For Shannon Parker, a mom in Salem, Oregon, having access to a Personal Health Record (PHR) updated with her son’s latest health information allows her to put her son at the center of his care – no matter where he’s being treated. This means giving her an electronic tool she can use to coordinate her […]
The post PHR Ignite Demonstrates Exchange of Consumer Health Information appeared first on Health IT Buzz.
The Health Information Technology Policy Committee (HITPC) has been asked by the Office of the National Coordinator for Health Information Technology (ONC) to explore the health information technology (health IT) needs of the long-term and post-acute care (LTPAC) and behavioral health (BH) settings. In most cases, providers in these settings are not eligible to receive […]
As we approach 2014 National Hurricane Preparedness Week (May 25-31), it seems like an appropriate time to pause and reflect on two hurricanes that have impacted the lives of many Americans, Sandy and Katrina, and the role of health information technology (health IT). ONC has long supported the use of health IT and health information […]
The post HIE Supports Disaster Preparedness and Emergency Services appeared first on Health IT Buzz.
It is my sincere hope all of you have enjoyed National Nurses Week 2014. As the week draws to a close, I’d like to offer some reflections … Next year I celebrate my 30th anniversary as a Registered Nurse. If you had told me as a 20-year-old RN (a new grad walking the wards on […]
Imagine this: A third grade boy diagnosed with Sickle-cell disease wakes up during the night experiencing severe pain in his chest. His father alerts the pediatrician that he and his son are on their way to the emergency department (ED) of a hospital near their home. The pediatrician phones the ED to say her patient […]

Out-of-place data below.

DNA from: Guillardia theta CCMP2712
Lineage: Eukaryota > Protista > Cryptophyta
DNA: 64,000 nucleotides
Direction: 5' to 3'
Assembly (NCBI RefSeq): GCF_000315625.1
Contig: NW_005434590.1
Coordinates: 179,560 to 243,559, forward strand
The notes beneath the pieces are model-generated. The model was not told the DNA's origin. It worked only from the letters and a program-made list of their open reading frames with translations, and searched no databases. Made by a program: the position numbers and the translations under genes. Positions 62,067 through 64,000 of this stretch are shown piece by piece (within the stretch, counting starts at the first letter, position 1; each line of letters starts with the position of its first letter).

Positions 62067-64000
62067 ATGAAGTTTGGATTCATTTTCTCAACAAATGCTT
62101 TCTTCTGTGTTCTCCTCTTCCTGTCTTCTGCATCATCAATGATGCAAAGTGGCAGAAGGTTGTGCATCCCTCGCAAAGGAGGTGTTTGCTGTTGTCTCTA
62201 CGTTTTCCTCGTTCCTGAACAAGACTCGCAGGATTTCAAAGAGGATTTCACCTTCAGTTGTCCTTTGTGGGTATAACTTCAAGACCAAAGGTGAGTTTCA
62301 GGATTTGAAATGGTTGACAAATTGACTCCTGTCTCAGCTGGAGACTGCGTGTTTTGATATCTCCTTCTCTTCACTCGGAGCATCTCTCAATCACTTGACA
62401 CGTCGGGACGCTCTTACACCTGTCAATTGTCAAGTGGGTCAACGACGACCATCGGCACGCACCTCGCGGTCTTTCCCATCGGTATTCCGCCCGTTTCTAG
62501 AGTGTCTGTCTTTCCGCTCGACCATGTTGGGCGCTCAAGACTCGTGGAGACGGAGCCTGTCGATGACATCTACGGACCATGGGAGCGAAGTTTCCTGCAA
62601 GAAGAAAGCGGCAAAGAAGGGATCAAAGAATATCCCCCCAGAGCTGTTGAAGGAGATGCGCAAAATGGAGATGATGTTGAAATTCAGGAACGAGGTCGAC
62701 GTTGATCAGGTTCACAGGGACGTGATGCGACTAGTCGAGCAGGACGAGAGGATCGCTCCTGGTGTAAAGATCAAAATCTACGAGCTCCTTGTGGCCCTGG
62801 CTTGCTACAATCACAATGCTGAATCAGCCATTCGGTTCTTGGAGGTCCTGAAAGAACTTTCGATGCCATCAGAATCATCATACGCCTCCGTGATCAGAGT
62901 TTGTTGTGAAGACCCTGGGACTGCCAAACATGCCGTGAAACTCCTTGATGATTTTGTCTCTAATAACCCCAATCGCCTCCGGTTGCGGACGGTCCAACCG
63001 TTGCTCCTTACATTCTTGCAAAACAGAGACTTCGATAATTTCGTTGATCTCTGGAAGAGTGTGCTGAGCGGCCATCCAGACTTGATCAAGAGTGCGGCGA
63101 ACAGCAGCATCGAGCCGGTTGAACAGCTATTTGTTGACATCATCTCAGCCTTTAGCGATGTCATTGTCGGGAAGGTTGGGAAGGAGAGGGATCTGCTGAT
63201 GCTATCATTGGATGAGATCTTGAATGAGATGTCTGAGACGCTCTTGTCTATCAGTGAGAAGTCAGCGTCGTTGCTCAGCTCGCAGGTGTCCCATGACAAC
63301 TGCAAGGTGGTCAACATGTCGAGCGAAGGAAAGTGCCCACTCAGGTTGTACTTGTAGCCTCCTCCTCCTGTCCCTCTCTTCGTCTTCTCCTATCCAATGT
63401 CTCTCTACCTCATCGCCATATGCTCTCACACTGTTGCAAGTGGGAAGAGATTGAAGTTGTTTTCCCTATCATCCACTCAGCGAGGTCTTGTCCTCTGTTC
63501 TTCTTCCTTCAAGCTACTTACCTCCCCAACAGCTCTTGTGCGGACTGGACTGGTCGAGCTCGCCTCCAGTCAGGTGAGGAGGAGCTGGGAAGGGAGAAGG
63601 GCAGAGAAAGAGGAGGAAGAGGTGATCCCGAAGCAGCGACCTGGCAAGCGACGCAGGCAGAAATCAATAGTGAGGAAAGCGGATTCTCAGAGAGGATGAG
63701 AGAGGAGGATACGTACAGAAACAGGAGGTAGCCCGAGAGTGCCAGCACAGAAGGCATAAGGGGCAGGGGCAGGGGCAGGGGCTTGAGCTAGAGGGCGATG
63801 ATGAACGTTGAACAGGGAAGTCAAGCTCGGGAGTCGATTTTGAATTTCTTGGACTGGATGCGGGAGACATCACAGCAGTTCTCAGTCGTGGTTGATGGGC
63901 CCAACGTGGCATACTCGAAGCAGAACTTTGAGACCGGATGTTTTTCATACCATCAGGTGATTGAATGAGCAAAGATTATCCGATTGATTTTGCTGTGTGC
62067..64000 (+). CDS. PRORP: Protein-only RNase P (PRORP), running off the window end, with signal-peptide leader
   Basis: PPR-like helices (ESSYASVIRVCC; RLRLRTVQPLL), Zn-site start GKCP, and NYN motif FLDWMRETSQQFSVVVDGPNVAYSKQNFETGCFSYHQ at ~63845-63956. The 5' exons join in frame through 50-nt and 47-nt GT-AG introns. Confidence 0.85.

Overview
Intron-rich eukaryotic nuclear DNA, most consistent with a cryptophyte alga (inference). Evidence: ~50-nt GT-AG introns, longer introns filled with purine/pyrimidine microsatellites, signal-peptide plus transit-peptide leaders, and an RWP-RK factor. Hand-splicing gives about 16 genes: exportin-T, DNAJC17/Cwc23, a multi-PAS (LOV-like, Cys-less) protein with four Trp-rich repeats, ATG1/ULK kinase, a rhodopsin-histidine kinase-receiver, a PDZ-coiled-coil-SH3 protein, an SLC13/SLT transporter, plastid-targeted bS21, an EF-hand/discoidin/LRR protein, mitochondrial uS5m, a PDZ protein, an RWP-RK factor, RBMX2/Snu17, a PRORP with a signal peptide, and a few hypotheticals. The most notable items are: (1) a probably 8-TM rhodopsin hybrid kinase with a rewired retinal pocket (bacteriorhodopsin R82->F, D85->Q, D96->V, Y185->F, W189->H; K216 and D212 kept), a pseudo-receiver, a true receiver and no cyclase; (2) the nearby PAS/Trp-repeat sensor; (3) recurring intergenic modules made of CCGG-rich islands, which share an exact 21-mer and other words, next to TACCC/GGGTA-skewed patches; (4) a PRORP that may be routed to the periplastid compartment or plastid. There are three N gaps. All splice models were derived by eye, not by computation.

The post Health IT helps school nurses coordinate care for children appeared first on Health IT Buzz.
At the New York City Health Department’s Primary Care Information Project (PCIP), we work to promote health equity and address the health disparities that persist across our country, not just during Minority Health Month (which was April). We accomplish our mission of improving population health through the use of health IT by leveraging relationships with over […]
The post Addressing Health Disparities through the Lens of Public Health appeared first on Health IT Buzz.
Federally funded health centers are making strides adopting and using electronic health records (EHRs) to treat some of the nation’s poorest and most at-risk patients since the enactment of the Health Information Technology for Economic and Clinical Health (HITECH) Act, according to a new first-of-its-kind study. We know that health IT can help improve care quality. […]
The post Rapid Advances in Health IT Adoption and Use in the Safety Net appeared first on Health IT Buzz.
HealthLeadersMedia.com - Tech News & Analysis
HealthLeaders Media is a leading multi-platform media company dedicated to meeting the business information needs of healthcare executives and professionals.
The Obama administration is revamping HealthCare.gov and scrapping significant parts of the federal health-insurance marketplace in an effort to avoid the problems that plagued the site's launch last fall, according to presentations to health insurers and interviews with government officials and contractors. But the makeover—and the tight timeline to accomplish it—are raising concerns that consumers could face another rocky rollout this fall when they return to the site to choose health plans. Some key back-end functions, including a system to automate payments to insurers, are running behind schedule, according to a presentation federal officials made to health insurers. [Subscription Required]
Pregnant? Want to avoid a C-section if at all possible? The state Department of Health Services may be able to help. New data has just been uploaded onto an agency-run website to help would-be patients learn which hospitals have the highest rates of pregnancies ending with surgery. State Health Director Will Humble said that should give patients an idea of where procedures are more likely to short-circuit normal labor and delivery. But that's only the start of it. The site also helps compare, on a hospital-by-hospital basis, outcomes on all sorts of medical issues, like how often a surgery patient bleeds after a procedure to the chances of dying in the hospital after heart failure.